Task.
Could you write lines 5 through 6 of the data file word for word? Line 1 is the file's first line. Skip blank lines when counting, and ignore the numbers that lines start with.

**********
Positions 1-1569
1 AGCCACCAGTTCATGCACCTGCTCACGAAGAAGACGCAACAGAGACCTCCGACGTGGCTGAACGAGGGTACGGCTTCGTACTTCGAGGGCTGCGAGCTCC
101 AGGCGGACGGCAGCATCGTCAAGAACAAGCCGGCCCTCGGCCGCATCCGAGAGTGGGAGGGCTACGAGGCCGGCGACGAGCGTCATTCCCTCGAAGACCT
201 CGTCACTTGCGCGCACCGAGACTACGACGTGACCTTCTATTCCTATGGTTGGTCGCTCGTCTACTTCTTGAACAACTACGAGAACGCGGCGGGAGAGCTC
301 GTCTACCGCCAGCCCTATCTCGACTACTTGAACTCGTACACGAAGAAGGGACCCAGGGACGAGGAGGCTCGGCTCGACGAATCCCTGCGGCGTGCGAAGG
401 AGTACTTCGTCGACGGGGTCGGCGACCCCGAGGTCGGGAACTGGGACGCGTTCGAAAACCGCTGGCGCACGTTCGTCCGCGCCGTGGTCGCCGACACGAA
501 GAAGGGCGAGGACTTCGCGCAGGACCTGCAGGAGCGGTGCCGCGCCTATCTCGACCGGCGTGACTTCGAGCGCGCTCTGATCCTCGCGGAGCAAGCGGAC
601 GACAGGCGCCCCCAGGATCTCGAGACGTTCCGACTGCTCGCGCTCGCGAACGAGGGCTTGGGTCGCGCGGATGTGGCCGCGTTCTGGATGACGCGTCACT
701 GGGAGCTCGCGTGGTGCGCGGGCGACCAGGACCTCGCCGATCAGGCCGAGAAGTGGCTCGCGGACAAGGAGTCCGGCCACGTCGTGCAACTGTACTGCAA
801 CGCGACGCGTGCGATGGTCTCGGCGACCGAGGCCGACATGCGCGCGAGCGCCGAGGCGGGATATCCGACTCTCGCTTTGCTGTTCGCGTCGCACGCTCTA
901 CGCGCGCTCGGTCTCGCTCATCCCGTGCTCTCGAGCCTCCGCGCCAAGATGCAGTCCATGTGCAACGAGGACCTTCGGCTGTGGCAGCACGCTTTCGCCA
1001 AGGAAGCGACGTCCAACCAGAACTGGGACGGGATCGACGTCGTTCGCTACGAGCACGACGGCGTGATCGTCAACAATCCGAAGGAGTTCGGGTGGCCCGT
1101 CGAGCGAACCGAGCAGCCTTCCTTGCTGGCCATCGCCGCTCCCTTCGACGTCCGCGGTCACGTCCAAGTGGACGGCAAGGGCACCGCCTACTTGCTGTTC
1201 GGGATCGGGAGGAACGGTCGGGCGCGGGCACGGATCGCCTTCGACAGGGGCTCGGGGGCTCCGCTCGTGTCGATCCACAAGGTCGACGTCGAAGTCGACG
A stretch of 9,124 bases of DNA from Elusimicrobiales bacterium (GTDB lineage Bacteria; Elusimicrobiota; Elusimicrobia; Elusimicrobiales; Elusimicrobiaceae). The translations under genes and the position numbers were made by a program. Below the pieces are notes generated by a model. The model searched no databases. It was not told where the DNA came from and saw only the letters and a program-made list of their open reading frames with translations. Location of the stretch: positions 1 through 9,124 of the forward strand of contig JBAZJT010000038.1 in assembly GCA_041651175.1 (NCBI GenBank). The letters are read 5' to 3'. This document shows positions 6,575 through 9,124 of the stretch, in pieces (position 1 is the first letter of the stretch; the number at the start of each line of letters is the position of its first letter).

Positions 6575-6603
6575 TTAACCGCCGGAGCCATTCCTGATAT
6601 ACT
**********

301 GTCTACCGCCAGCCCTATCTCGACTACTTGAACTCGTACACGAAGAAGGGACCCAGGGACGAGGAGGCTCGGCTCGACGAATCCCTGCGGCGTGCGAAGG
401 AGTACTTCGTCGACGGGGTCGGCGACCCCGAGGTCGGGAACTGGGACGCGTTCGAAAACCGCTGGCGCACGTTCGTCCGCGCCGTGGTCGCCGACACGAA